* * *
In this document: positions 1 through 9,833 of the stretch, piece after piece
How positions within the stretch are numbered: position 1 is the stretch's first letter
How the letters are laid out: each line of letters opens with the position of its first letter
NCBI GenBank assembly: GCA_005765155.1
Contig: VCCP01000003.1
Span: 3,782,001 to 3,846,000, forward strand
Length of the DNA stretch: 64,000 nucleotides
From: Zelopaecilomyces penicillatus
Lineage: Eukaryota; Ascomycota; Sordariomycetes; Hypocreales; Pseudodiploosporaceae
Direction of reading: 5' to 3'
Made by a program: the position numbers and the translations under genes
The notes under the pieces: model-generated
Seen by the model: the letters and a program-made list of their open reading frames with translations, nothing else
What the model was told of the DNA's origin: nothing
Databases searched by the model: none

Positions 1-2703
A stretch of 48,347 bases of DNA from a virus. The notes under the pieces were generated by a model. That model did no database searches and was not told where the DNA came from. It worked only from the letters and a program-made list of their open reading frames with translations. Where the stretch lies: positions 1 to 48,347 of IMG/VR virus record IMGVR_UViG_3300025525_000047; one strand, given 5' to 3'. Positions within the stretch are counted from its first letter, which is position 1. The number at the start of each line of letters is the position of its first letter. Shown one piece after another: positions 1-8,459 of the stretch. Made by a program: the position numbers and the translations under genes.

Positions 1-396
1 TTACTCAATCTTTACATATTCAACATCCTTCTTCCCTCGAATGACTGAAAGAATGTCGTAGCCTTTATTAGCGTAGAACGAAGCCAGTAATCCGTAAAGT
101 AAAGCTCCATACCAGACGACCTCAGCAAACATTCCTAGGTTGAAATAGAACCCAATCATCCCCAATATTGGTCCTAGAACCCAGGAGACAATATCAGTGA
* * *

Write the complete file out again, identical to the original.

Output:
In this document: positions 1 through 9,833 of the stretch, piece after piece
How positions within the stretch are numbered: position 1 is the stretch's first letter
How the letters are laid out: each line of letters opens with the position of its first letter
NCBI GenBank assembly: GCA_005765155.1
Contig: VCCP01000003.1
Span: 3,782,001 to 3,846,000, forward strand
Length of the DNA stretch: 64,000 nucleotides
From: Zelopaecilomyces penicillatus
Lineage: Eukaryota; Ascomycota; Sordariomycetes; Hypocreales; Pseudodiploosporaceae
Direction of reading: 5' to 3'
Made by a program: the position numbers and the translations under genes
The notes under the pieces: model-generated
Seen by the model: the letters and a program-made list of their open reading frames with translations, nothing else
What the model was told of the DNA's origin: nothing
Databases searched by the model: none

Positions 1-2703
A stretch of 48,347 bases of DNA from a virus. The notes under the pieces were generated by a model. That model did no database searches and was not told where the DNA came from. It worked only from the letters and a program-made list of their open reading frames with translations. Where the stretch lies: positions 1 to 48,347 of IMG/VR virus record IMGVR_UViG_3300025525_000047; one strand, given 5' to 3'. Positions within the stretch are counted from its first letter, which is position 1. The number at the start of each line of letters is the position of its first letter. Shown one piece after another: positions 1-8,459 of the stretch. Made by a program: the position numbers and the translations under genes.

Positions 1-396
1 TTACTCAATCTTTACATATTCAACATCCTTCTTCCCTCGAATGACTGAAAGAATGTCGTAGCCTTTATTAGCGTAGAACGAAGCCAGTAATCCGTAAAGT
101 AAAGCTCCATACCAGACGACCTCAGCAAACATTCCTAGGTTGAAATAGAACCCAATCATCCCCAATATTGGTCCTAGAACCCAGGAGACAATATCAGTGA